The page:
VERY helpful! 1. Yeah, same for Java. Excpt.... &nbsp;3..toFixed !?!??!?! 2. The concept of "truthy" and "falsy" hurts my brain. 3. OK, but hard to follow. 4. Undefined vs null - VERY helpful 5. For the "2.0" version I'm working on, I'll start removing try/catch blocks. 6.&nbsp;&nbsp; I have been working hard to eliminate the == and != in favor of the === and !== as I noted those details. 7. Thanks for the book recommend I'll start looking for it! Also, I hope you don't mind me borrowing your "guid" code for this project :)
1613852063
The Aaron
Forum Champion
API Scripter
I don't mind at all. =D&nbsp; It's not my code, I just extracted it out of Roll20's code.&nbsp; =D&nbsp; I saw your "thanks Aaron" in the code. =D 1) Yup!!!! =D&nbsp; You might find it more natural as one of these: (3).toFixed(2) &gt; "3.00" (3.).toFixed(2) &gt; "3.00" (3.0).toFixed(2) &gt; "3.00" One implication I meant to mention was that you don't need to String(foo).toUpperCase() if foo is already a string.&nbsp; Sometimes I'll write something like `${foo}`.toUpperCase() if I'm not sure what type foo is and I need a string, but usually you just know.&nbsp;&nbsp; Speaking of "you just know", everything that comes from the UI will always be a string, even if your player typed "23" in the bar, that will be the string "23", not the number 23, so if you get into parsing attribute values and such, you'll want to get cozy with parseInt() and parseFloat(). 2) Once you get used to it, it's a pretty nice abstraction.&nbsp; (This coming from a hardcore c++ programmer =D) 3) here's an example of practical use: let who = (getObj('player',msg.playerid)||{get:()=&gt;'API'}).get('_displayname'); expanded: let who = ( // try to get the object for this player getObj('player',msg.playerid) // if it fails to find one (returns undefined) || // return an object that implements the expected interface (Null Object Pattern FTW) {get:()=&gt;'API'} ) // call the get function to get the display name .get('_displayname'); It basically saves you a bunch of if/else branches or ternary operators when you need to check the results of something. Looks good, definitely ask more questions and feel free to loot whatever I've written. =D Cheers!&nbsp;&nbsp;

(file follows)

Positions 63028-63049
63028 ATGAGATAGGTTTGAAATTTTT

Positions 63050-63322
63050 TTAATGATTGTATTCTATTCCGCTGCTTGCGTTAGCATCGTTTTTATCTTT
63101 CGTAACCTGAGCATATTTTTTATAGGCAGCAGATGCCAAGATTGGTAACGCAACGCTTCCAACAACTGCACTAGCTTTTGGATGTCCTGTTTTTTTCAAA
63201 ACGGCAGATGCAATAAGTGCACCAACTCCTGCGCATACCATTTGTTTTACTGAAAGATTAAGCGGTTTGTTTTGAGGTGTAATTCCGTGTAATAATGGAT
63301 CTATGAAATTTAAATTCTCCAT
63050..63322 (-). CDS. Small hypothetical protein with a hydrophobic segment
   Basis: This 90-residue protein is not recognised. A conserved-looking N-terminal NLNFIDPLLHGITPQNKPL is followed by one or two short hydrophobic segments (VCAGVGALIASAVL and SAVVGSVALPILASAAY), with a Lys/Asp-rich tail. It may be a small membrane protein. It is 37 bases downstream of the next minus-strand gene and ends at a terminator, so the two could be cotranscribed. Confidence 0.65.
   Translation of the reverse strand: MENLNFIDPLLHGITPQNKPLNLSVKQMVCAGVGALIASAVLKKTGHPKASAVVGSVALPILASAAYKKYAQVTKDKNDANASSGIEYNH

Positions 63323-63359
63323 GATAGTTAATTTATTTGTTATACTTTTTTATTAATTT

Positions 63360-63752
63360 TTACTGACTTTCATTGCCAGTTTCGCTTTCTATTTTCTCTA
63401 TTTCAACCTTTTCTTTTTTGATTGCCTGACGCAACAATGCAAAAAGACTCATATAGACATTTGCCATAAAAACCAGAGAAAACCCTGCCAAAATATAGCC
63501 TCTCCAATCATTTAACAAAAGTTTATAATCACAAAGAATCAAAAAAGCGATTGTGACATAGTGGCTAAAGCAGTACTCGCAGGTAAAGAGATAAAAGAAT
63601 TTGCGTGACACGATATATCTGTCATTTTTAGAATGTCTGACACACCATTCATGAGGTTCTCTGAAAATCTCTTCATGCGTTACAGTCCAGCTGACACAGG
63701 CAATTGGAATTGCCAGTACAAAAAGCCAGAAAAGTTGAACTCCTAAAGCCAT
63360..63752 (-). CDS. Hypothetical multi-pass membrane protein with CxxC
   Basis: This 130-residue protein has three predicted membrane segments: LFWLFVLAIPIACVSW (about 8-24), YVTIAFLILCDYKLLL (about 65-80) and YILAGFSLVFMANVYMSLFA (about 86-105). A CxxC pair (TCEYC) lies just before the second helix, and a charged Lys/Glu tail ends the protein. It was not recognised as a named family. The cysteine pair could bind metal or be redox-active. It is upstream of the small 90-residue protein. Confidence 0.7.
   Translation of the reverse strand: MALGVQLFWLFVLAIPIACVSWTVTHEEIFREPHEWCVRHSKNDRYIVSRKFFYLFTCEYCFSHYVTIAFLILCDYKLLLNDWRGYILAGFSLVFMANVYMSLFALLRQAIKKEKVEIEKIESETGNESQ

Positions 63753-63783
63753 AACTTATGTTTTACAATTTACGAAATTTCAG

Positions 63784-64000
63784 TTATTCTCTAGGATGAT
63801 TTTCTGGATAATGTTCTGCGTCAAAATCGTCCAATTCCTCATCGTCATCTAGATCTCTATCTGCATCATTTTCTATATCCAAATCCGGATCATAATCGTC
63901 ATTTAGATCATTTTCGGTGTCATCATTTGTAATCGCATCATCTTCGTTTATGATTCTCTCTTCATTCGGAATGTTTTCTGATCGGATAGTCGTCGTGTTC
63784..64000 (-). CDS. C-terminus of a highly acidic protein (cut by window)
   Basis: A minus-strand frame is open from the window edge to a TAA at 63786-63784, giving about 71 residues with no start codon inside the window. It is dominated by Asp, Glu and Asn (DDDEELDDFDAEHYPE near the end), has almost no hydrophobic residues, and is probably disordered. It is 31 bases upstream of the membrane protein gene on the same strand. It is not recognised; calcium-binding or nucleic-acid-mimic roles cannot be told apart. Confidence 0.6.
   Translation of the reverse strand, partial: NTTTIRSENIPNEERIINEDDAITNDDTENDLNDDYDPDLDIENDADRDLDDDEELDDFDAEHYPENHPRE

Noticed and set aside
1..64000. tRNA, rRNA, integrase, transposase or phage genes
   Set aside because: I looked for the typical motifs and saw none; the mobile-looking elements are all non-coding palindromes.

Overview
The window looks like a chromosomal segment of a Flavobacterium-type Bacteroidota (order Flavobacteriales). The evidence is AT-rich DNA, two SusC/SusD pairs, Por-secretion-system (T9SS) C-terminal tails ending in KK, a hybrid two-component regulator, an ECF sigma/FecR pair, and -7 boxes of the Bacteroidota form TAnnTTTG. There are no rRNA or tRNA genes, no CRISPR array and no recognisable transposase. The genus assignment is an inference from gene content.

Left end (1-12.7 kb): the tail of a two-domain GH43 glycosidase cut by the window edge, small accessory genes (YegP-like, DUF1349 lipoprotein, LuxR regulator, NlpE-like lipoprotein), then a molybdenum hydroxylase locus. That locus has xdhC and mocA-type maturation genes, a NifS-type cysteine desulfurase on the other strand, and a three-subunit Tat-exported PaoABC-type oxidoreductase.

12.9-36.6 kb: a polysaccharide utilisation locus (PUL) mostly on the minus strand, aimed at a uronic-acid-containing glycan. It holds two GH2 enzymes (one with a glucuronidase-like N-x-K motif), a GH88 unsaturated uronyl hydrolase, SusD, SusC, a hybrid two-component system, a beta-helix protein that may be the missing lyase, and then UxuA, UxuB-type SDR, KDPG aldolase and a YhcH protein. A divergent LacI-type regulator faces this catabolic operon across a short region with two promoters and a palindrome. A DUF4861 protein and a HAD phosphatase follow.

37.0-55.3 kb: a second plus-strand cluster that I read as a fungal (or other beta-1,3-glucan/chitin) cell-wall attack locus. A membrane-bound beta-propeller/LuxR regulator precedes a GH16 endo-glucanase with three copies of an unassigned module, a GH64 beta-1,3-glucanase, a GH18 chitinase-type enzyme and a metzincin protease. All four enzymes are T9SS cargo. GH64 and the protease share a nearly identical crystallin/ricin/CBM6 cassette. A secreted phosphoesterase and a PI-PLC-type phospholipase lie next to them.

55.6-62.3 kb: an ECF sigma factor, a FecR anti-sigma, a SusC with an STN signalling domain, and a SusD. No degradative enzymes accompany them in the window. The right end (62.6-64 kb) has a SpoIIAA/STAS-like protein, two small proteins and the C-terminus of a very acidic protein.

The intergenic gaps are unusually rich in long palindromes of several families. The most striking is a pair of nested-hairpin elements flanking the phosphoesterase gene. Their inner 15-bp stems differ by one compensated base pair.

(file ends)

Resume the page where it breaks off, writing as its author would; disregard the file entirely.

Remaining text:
1613856669